As a number of companies reevaluate their relationship with the state of Georgia following a new voting law was enacted last week, President Joe Biden offered lukewarm backing for companies considering leaving the state.
Speaking on the same day MLB announced that Colorado will host the 2021 All-Star Game after the league pulled the game from Georgia, Biden said, “It is reassuring to see that for-profit operations and businesses are speaking up about how these new Jim Crow laws are just antithetical to who we are. There is another side to it too. The other side of it too is when they move out of Georgia, the people who need the help the most, the people making hourly wages, sometimes get hurt the worst."
“The best way to deal with this is for Georgia and other states to smarten up, stop it,” Biden added.
Biden narrowly won the state in 2020, which has traditionally been a GOP stronghold. Biden relied heavily on mail-in ballots en route to victory in Georgia.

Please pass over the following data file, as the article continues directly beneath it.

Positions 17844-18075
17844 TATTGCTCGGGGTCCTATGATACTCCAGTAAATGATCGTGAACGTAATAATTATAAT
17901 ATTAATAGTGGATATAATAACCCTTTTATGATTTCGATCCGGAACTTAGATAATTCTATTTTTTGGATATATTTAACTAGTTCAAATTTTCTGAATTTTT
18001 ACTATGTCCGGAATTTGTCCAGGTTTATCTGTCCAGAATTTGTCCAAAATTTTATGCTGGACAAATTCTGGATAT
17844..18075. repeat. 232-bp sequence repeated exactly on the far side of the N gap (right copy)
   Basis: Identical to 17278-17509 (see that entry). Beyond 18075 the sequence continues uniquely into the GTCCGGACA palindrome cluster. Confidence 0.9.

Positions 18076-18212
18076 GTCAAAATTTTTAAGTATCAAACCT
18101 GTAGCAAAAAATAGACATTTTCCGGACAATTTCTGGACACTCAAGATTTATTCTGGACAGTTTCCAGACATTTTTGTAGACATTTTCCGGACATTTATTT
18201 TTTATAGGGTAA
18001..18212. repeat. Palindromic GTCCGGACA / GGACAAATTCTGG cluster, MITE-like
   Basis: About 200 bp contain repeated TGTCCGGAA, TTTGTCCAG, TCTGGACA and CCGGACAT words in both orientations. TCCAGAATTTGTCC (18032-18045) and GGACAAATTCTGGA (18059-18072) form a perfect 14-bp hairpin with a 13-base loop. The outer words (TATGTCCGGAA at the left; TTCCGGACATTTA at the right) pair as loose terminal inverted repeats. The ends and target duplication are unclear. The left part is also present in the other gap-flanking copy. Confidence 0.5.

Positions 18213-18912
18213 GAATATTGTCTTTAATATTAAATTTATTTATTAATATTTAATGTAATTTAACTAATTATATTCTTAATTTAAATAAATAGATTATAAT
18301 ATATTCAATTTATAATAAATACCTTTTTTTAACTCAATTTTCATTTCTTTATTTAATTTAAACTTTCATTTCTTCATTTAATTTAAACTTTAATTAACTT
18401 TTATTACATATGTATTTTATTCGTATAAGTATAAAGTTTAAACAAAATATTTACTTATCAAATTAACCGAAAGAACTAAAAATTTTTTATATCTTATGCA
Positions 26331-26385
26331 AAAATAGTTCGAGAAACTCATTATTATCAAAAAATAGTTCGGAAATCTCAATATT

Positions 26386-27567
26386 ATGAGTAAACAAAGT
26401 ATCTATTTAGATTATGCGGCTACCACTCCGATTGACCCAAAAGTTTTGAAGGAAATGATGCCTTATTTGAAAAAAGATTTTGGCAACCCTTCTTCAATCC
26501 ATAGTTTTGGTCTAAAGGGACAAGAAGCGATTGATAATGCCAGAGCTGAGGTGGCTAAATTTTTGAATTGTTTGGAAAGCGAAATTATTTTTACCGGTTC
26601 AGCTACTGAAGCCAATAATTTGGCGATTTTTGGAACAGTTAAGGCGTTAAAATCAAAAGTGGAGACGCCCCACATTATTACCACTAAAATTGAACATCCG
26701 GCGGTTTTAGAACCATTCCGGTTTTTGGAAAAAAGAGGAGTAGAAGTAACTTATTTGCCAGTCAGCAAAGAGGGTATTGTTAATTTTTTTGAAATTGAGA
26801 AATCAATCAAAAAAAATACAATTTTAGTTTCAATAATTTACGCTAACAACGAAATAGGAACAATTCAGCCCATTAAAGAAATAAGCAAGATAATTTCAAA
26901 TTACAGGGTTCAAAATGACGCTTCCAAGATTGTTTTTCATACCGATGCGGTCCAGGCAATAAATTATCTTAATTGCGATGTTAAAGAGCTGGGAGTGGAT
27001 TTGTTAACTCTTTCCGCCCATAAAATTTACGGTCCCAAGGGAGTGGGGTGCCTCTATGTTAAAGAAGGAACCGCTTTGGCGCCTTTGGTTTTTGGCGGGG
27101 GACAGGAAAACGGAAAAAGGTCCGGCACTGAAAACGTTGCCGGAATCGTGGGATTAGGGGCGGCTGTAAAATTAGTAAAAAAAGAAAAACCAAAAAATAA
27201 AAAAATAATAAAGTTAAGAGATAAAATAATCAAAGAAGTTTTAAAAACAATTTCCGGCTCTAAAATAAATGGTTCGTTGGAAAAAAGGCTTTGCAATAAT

While a previous version of the bill in Georgia would have prohibited no-excuse mail-in voting for most voters in Georgia, the new law will limit access to ballot drop boxes to eight hours per day. The law also reduces the number of days voters can apply for mail-in ballots.
The law will require voters to submit identification, which voting-rights advocates say disproportionately disenfranchises Black voters. Proponents of the legislation say this provision is necessary to ensure a secure election.
In recent days, a number of large Georgia-based corporations, namely Delta and Coca-Cola, have spoken out against the law. The leaders of both companies issued statements decrying the bill, but neither CEO would go so far as to say whether operations in Georgia would be scaled back.
Georgia Gov. Brian Kemp, who signed the bill into law, blasted MLB, Delta and Coca-Cola for their statements.
"Major League Baseball, Coca-Cola and Delta may be scared of Stacey Abrams, Joe Biden and the left, but I am not,” he said.